How to install a proper fence structure

Fencing in many communal areas has become dilapidated or dysfunctional due to poor erection and maintenance. Shane Brody explains how a sturdy fence should be constructed.

How to install a proper fence structure
A strong fence safegaurding livestock in communal farming communities.
Photo: FW Archive

Many of the financial losses encountered by communal farmers are indirectly caused by the fact that grazing camps that are important to the implementation of grazing plans no longer exist because fencing has become dilapidated or dysfunctional.

Having no viable grazing camps eventually leads to overgrazing, and grass is later depleted, resulting in thin, less valuable livestock.

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Fencing materials have become expensive. Coupled to this is the influx of poor fencing materials into some segments of the marketplace, where wooden poles and droppers are often untreated or substandard and wire is often not galvanised (treated with lead to prevent rust and enhance durability).

A starting point is to ensure that when you buy such materials to inquire about whether they are indeed properly treated and meet the required industry standards.

If you do decide to purchase untreated poles and droppers, treat these with a preparation such as creosote (tar) or an oil-based compound.

Use a paint brush to apply two coats. Even painting the poles and wooden droppers with old motor oil will give them some form of protection against rainwater that eventually soaks into wood, causing it to become rotten and brittle.

When constructing a fence, the horizontal pole needs to be well fastened to the vertical posts by means of durable, thick wire such as ‘number 8’ wire.

Then you need to insert two straining wires that are attached from the bottom of the one vertical post to the top of the other.

Holes are drilled through the poles at these positions and a length of wire is looped through them before being attached to the other end of the wire. Make sure that the wire is well tensioned when joining the ends.

A piece of round bar (about a foot long) can then be used as a tool that is stuck between the two strands of the loop, after which this bar is continuously twisted in order to create a single woven thread that supports the vertical poles.

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Make certain you twist sufficiently so as to get a well-tensioned weave, but do not over-twist because the wire may snap.

When finishing both these supports, a cross shape of supporting wires would’ve been created in the box anchor, and this prevents the vertical poles (in the ground) from moving when you start to pull your fencing strands.

The vertical poles forming the box anchor should protrude about 1,6m from the ground and the horizontal support pole should be about 1m to 1,2m long at a height of 1,4m.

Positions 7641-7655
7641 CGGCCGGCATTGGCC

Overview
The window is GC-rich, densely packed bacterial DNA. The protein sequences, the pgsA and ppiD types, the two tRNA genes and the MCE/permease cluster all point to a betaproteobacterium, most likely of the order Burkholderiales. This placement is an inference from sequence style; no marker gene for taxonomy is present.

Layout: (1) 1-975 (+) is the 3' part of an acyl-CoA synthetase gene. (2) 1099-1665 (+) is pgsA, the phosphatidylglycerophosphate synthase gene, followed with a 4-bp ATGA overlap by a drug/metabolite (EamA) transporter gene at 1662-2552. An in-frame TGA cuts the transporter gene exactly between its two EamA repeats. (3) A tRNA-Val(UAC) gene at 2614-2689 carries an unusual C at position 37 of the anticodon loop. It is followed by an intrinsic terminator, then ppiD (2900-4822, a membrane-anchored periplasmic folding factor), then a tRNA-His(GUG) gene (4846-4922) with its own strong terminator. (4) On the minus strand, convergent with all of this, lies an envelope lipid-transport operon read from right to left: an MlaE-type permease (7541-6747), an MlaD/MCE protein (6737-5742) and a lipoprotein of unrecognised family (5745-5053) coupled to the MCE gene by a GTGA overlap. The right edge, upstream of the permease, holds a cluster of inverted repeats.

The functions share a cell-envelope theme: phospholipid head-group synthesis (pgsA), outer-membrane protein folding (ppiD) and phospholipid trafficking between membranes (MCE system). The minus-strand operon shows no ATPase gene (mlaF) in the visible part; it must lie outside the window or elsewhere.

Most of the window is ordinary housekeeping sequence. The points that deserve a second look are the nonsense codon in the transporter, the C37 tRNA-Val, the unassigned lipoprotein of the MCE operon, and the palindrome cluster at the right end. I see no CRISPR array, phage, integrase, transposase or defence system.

Some fencers use only a single pole as an intermediate anchor (anchors needed within a fencing line) or as a corner anchor, but generally, these do not offer as much support as the aforementioned box anchor.

If you do decide to use such anchors, make certain that you use preferably an ‘I-type’ iron standard (cut in half) as the anchor that keeps the pole from leaning when you start pulling fencing strands.

This anchor is created via firmly inserting the piece of iron standard into the ground with an eight-pound hammer at a 45° angle on the outside of the pole you are wishing to anchor (facing away from the pole) – about 1,2m to 1,4m away from the pole.

If you insert the standard straight, rather than angled, into the ground, the piece of standard will invariably move when you tension your fencing wires and your strands will not be taut.

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Hit the standard firmly into the ground until only about 5cm is still showing.
Again, you loop a piece of number 8 wire through the tip of the protruding iron standard and through a drilled hole that is about three-quarters of the way up your anchor pole.

Pull one end through the hole and join to the other end before again twisting/weaving the wires as was earlier explained, until taut.

Other considerations

  • Insert all poles not less than 60cm in length into the ground in a square hole that is 40cm x 40cm wide. Compact the soil surrounding the pole using the tip of an I-type iron standard and only refill small quantities of soil at a time.
  • Keep refilling and compact properly until the hole is full. Never fill the hole with stones as this will result in an unstable anchor.
  •  In the fencing line, insert anchors where there is a drastic deviation in the lay of the land (steep drops or lifts). Thinner (50mm to 75mm in diameter), unanchored intermediate poles should be inserted every 25m to 30m (in holes as mentioned above).
  • Droppers should be 3m apart and iron standards inserted every 10m to 12m. Every 50m of the line, a thicker anchor pole (120mm to 150mm in diameter), anchored on both sides with number 8 weaves, should be inserted and compacted properly.
  • Always ensure that you use a spirit level so that all inserted poles are inserted straight into the ground, because any leaning pole may lean more when fencing strands are pulled.

Shane Brody is involved in an outreach programme aimed at transferring skills
to communal farmers.

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